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Scientists reveal the universe’s largest baby photo (of a planet)

We’ve all been there. You’re trying to go about your daily business when out of nowhere, two expectant parents jump out from behind the bushes and force you to look at images from their baby scans. As a result,  you feel ambushed, awkward, and find yourself looking for the nearest escape route. Not this time! For the first time ever, photos have been taken of the birth of a planet and hence, again, for the first time ever, an interesting baby photo has been achieved.

The ground-breaking photo was captured by the European Space Agency’s Very Large Telescope (yes, that is its scientific name) and is of the nascent planet, taken as it hurtles around the dust cloud orbiting its host star, PDS70, approximately 370 light years away. This baby planet is a gas giant, with a mass even greater than that of Jupiter, and an orbit even further than that of Uranus. It is due to this planet’s massive size and vast distance from its host star, that we have been able to directly observe it.

For the first time ever, photos have been taken of the birth of a planet

Previously, these young planets could only be observed indirectly by the Kepler telescope, which detected “dips” in a star’s intensity, due to a planet moving in front of it, obscuring some of its light. Nevertheless, this was a direct observation, a physical photograph of the planet, forming in its “birthplace”, the circumstellar disc of gas.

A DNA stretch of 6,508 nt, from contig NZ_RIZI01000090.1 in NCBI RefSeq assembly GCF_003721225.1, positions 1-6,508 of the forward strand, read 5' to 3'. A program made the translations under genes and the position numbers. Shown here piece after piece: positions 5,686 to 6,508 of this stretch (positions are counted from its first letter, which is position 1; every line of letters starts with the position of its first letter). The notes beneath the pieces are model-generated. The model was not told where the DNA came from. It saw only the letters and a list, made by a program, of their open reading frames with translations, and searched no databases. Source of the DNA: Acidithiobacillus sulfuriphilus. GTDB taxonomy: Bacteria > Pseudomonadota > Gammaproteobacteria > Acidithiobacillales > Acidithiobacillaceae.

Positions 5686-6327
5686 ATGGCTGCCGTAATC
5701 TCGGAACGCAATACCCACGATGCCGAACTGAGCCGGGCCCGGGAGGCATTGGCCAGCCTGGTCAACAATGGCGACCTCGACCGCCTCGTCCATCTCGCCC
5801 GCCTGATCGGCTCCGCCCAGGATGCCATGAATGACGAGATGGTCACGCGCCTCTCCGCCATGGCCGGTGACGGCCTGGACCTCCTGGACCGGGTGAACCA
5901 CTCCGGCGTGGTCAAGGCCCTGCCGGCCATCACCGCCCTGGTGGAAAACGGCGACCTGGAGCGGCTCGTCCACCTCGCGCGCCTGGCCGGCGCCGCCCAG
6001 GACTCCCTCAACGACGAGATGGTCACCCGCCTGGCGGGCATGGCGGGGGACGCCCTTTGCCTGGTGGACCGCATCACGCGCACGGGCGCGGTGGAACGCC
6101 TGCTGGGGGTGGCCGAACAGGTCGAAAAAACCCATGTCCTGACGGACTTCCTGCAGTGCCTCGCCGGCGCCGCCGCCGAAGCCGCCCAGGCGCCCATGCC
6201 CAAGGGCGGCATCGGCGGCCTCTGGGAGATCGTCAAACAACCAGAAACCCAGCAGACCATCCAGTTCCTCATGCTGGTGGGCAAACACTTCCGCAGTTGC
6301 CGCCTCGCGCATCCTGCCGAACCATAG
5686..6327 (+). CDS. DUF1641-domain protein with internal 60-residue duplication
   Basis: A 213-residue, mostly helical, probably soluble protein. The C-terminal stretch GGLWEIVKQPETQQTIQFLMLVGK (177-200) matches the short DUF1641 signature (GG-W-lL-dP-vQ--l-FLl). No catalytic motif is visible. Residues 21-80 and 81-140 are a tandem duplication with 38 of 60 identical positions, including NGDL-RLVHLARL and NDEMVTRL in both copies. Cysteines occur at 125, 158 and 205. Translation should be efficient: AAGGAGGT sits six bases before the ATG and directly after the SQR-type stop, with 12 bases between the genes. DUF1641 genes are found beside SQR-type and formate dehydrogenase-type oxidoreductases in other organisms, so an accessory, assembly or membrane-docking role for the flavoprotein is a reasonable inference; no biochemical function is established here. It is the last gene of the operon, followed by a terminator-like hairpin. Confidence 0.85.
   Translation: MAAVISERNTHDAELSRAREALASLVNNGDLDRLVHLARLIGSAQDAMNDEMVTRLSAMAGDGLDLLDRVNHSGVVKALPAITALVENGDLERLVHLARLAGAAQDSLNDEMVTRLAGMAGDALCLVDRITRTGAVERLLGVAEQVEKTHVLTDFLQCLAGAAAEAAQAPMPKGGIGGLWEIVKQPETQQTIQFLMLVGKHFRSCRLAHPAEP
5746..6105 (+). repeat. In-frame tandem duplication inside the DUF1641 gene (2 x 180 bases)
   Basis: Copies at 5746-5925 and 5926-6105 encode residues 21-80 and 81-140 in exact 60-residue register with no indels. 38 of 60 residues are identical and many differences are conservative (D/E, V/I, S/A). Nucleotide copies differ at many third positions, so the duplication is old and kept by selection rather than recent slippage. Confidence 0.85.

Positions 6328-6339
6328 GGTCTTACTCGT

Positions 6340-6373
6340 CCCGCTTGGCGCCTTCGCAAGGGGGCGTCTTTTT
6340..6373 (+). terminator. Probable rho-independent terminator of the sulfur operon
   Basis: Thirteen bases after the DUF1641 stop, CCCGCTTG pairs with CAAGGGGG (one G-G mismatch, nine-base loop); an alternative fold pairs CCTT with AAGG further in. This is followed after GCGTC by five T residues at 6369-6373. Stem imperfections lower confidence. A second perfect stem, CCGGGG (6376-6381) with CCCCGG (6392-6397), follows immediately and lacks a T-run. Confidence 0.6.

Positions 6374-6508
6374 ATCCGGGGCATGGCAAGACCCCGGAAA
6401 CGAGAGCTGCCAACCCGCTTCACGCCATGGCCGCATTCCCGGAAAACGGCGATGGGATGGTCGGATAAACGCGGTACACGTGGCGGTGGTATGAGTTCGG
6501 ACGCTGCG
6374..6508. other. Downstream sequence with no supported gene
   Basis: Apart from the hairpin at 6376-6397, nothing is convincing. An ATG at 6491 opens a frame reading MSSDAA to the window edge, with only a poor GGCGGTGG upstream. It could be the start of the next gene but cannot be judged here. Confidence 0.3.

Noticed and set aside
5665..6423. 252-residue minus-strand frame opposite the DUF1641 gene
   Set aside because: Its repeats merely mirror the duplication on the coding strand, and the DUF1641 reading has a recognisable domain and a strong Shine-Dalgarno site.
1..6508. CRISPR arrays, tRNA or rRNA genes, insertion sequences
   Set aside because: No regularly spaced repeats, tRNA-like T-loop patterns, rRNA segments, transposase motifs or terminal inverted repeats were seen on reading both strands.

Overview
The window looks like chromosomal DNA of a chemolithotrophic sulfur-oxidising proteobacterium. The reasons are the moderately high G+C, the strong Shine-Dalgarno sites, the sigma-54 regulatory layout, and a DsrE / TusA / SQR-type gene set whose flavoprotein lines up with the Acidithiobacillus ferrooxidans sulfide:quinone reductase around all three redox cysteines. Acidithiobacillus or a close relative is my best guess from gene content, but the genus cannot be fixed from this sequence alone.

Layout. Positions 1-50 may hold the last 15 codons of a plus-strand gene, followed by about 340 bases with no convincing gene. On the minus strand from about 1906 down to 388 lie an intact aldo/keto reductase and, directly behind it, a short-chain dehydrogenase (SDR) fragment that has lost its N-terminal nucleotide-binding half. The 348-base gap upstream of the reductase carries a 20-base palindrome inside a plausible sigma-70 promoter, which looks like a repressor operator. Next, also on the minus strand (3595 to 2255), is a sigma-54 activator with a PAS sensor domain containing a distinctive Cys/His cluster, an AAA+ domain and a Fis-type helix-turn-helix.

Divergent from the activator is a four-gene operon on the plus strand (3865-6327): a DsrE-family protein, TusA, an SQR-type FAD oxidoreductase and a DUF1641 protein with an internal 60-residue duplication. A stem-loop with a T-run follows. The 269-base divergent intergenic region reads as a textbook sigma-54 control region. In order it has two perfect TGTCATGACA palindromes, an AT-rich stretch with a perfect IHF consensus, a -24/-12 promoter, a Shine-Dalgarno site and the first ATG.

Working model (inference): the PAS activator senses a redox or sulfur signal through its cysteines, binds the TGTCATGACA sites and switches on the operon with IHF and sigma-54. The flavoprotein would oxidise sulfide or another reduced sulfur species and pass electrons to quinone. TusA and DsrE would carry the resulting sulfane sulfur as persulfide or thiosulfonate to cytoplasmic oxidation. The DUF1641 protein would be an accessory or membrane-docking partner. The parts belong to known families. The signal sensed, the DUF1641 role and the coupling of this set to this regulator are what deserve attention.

Planets are known to form under the influence of gravity, inside these rings of dust that encircle stars, rings much like Saturn’s, only far larger. If the density of dust in a certain region of the ring is high enough, it can begin to draw more and more matter in, effectively snowballing until a young planet is born.

Planets are known to form under the influence of gravity, inside these rings of dust that encircle stars, rings much like Saturn’s, only far larger

Whilst this discovery has scientists patting themselves on the back, as it confirms most of their theories about planet formation to be true, it has thrown a slight spanner into the theoretical works. How can a planet so massive have formed so far away from its host star? The standard theory has no answers for this, as it asserts that the larger planets should form closer while only small ones should be able to form that far away.

It is hoped that studying this new-born as it completes one orbit around its star, a voyage estimated to take 120 years, will give us more insight and detail into the exact physical processes by which planets form. More importantly, however, it’ll also give astronomers a vast collection of baby planetary photos to go all gooey over for decades to come.

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